Sonny Knobloch, president of Help! Air Conditioning and Heating Inc. in New Orleans, advised that contractors entering the heat pump market should make sure they understand how their company wants heat pump sales and installations set up.
“A large number of companies do not have any type of written plan for setting up the operation of the different type of heat pumps for their area,” he said. “It is mandatory that the company take the lead on heat pump procedures and then communicate that standard operating platform to all members of the team.”
THEY SAID ITAs for the future of heat pump sales, it appears to be bright. Further customer education and higher efficiency requirements will likely drive regional usage upward, especially where new markets are being uncovered. Predictions vary, but the following list of contractor predictions brings light to different issues and trends to watch for:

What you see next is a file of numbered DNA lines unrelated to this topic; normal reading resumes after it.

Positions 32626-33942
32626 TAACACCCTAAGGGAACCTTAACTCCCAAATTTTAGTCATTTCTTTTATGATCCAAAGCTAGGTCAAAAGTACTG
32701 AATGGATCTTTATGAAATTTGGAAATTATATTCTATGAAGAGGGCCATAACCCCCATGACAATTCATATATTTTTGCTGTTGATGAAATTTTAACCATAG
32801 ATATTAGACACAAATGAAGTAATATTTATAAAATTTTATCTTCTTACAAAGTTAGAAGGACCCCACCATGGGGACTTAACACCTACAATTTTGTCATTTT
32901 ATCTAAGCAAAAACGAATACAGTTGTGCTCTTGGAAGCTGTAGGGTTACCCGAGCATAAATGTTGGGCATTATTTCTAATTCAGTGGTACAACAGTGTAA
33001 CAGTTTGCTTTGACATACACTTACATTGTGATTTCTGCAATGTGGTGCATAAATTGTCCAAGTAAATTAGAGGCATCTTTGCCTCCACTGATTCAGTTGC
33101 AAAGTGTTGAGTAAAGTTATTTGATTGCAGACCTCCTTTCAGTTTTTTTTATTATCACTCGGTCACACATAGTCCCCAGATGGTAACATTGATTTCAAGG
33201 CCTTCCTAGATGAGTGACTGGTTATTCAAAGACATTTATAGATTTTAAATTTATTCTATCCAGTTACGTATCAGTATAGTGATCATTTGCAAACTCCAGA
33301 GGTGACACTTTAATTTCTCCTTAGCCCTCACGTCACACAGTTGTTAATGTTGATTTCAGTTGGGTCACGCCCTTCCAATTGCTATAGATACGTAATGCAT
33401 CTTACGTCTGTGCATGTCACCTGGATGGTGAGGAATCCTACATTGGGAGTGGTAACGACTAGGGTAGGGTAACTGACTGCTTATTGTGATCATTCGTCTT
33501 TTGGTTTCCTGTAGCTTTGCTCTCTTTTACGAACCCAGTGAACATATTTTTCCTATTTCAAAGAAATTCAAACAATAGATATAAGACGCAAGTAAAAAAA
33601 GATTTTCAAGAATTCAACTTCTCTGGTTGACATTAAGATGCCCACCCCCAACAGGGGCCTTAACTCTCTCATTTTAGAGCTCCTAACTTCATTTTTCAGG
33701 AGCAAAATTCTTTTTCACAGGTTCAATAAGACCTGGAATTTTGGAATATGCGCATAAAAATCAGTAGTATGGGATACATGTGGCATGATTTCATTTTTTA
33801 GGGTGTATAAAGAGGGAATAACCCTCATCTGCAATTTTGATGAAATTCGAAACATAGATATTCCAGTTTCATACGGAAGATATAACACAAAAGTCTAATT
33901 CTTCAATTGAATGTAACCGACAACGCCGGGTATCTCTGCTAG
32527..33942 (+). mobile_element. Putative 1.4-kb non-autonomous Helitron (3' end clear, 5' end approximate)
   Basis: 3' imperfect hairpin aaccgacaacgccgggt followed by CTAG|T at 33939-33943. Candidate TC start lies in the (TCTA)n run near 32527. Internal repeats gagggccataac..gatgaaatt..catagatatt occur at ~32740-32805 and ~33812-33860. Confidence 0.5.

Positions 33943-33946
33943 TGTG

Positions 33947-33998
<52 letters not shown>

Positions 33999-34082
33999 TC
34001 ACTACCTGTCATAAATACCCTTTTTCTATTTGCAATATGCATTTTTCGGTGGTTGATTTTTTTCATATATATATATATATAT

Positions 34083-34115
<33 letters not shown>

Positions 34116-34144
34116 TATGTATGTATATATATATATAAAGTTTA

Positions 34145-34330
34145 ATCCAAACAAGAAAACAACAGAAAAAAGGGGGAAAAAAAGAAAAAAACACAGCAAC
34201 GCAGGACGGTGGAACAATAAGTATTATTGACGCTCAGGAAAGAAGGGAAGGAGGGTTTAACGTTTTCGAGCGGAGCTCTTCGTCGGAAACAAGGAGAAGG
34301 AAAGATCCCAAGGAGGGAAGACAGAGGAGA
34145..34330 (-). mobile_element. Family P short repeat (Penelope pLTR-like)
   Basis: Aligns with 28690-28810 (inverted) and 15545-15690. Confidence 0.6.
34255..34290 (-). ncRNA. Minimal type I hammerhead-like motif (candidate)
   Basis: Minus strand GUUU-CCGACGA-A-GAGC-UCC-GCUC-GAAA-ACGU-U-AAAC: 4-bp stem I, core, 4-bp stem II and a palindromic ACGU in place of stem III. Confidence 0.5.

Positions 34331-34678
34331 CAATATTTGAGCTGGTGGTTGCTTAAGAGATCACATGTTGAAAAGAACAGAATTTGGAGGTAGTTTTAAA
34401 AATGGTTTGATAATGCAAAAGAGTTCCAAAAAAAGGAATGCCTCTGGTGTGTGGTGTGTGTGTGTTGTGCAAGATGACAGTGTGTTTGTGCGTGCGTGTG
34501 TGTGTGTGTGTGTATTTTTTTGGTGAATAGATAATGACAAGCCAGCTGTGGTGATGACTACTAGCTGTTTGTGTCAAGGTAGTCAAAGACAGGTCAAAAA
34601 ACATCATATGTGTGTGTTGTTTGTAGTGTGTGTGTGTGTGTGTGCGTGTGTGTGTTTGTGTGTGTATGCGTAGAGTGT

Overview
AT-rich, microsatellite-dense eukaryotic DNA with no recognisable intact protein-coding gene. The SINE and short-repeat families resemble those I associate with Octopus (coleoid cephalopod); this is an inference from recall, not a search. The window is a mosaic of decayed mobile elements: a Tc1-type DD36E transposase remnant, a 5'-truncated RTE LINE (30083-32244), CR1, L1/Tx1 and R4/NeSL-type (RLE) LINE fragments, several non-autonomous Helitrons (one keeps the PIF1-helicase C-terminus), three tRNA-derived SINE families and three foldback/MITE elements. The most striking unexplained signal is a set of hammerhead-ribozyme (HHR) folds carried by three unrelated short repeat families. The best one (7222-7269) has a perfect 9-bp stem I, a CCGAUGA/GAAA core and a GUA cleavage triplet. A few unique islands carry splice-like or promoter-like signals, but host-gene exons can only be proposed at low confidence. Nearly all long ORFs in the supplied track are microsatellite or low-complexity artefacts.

• Dual-fuel systems will affect the heat pump sector in the near future.
“I believe heat pump installations may decrease on existing dual-fuel systems,” said Paul Sammataro, president of Samm’s Heating and Air Conditioning in Plano, Texas. “When we encounter dual-fuel systems that need replacement, most customers, knowing the benefits of dual fuel, do not want to go back to a heat pump.”
• More heat pumps will be installed as combos in the residential sector.
“People like the moderately warm air of a heat pump during moderate weather,” said Aaron York Sr., founder of York’s Quality Air in Indianapolis. “They are more comfortable with the constant flow of moderate heat as opposed to the hot air; then cool air from a gas furnace.”
• Energy costs will continue to drive sales.
“The increasing cost of natural gas and electricity will continue to push strong growth through 2013 with 15 plus SEER equipment,” said Louis Hobaica, president of Hobaica Services in Phoenix. “Likely, more heat pumps and less natural gas equipment will be installed.”